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[fwd] Congress Acts on Encryption Legislation (from: fmz1@juno.com)


----- Forwarded message from "F. Michael Zimmerman" <fmz1@juno.com> -----

To: pgp-users@joshua.rivertown.net, ukcrypto@maillist.ox.ac.uk
Date: Thu, 8 Jul 1999 02:28:24 PDT
Subject: Congress Acts on Encryption Legislation
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From: "F. Michael Zimmerman" <fmz1@juno.com>
Reply-To: ukcrypto@maillist.ox.ac.uk
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                            Published by the
              Electronic Privacy Information Center (EPIC)
                            Washington, D.C.
Congress Acts on Encryption Legislation

On June 23, the House Commerce Committee approved the Security and
Freedom Through Encryption (SAFE) bill (H.R. 850), which would relax
export controls on encryption, with several amendments. One of the
amendments would make it a crime to fail to decrypt encrypted
information when ordered to do so, raising serious privacy and
constitutional concerns.  The new provision would impose criminal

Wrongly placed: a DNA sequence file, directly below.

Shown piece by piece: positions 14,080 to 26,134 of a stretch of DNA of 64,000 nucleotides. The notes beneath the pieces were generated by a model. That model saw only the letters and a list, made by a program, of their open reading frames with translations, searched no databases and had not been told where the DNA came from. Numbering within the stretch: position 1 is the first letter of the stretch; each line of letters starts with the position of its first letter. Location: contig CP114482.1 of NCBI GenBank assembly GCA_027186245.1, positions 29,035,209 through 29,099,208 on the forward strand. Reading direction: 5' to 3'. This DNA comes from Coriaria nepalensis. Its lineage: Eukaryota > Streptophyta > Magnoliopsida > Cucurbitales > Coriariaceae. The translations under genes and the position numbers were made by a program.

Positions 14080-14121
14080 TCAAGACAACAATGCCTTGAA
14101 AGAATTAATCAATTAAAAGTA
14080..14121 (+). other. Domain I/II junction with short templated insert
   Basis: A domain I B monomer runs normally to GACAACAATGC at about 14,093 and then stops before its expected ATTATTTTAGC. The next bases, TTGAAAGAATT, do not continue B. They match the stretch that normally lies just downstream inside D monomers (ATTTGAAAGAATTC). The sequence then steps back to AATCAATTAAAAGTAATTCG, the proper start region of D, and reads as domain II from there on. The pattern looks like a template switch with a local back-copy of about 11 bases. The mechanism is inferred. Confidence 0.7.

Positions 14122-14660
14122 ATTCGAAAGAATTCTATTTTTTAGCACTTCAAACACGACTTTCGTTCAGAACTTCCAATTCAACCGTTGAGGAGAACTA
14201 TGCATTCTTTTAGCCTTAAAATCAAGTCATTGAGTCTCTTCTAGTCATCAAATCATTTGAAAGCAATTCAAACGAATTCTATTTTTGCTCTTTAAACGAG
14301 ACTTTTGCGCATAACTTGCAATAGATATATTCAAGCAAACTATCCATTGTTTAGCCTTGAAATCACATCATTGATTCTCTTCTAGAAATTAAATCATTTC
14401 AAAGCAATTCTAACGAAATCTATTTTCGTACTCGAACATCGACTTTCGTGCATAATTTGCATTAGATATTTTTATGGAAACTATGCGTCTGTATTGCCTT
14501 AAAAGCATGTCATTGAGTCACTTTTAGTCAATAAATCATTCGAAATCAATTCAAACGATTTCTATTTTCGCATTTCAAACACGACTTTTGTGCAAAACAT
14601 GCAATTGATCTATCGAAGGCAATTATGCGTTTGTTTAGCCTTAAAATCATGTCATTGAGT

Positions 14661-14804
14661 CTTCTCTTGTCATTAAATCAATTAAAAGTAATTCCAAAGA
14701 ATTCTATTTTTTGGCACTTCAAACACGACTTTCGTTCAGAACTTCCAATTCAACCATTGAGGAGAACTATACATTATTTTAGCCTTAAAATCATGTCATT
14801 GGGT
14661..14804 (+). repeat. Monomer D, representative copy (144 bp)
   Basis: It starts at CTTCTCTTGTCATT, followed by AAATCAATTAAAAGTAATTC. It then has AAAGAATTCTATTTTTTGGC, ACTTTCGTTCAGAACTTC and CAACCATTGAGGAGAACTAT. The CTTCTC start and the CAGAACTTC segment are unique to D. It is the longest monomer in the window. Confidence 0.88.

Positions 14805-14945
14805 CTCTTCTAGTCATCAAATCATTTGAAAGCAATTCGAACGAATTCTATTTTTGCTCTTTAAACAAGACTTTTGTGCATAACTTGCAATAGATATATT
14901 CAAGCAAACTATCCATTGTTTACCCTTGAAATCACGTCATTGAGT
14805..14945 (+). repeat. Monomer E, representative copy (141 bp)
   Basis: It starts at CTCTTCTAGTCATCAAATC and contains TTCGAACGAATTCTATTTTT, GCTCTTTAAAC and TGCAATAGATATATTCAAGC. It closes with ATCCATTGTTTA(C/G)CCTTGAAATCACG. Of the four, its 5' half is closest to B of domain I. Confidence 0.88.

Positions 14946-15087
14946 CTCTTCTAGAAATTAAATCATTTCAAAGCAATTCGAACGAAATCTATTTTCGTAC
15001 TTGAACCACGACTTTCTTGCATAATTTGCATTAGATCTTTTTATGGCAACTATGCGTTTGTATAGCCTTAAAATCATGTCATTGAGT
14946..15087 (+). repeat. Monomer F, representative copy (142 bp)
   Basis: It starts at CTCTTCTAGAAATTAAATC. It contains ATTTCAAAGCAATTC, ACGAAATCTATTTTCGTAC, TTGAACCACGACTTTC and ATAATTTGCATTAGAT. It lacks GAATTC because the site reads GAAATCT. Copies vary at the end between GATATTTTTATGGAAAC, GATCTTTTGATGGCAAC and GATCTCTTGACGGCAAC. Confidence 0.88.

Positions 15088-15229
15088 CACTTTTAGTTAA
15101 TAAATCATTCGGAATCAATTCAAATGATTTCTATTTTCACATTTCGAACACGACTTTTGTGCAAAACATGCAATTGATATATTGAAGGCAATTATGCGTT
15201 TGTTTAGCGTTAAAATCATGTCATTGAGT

penalties (including up to ten years in prison) on anyone who

     is required by an order of any court to provide to
     the court or any other party any information in such
     person's possession which has been encrypted and who,
     having possession of the key or such other capability
     to decrypt such information into the readable or
     comprehensible format of such information prior to
     its encryption, fails to provide such information in
     accordance with the order in such readable or
     comprehensible form.

House consideration of the SAFE bill will continue for at least
another month; the International Relations Committee has until July 16
to act on the legislation and Intelligence and Armed Services have
until July 23.  The House Armed Services Committee has scheduled a
hearing on the bill for June 30.

Also on June 23, the Senate Commerce Committee approved the PROTECT
encryption bill (S. 798).  The legislation would allow U.S. companies
immediately to export medium-strength encryption products (64-bit) and
much more powerful products (up to 128-bit) beginning in 2002.  Current
U.S. policy generally limits exports to 56-bit encryption with some
exceptions such as for subsidiaries of U.S. firms and foreign companies
in  banking, insurance, health-care and electronic commerce.  The bill
would also establish a committee of government and private sector
officials that could vote to allow export of stronger products if
similar products are available outside the United States.  The
committee's decisions could be overturned by the President. Unlike the
SAFE bill in the House, the PROTECT Act does not include criminal
penalties for the use of encryption in furtherance of a crime.

Additional information on encryption policy is available at the
Internet Privacy Coalition website:


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----- End forwarded message -----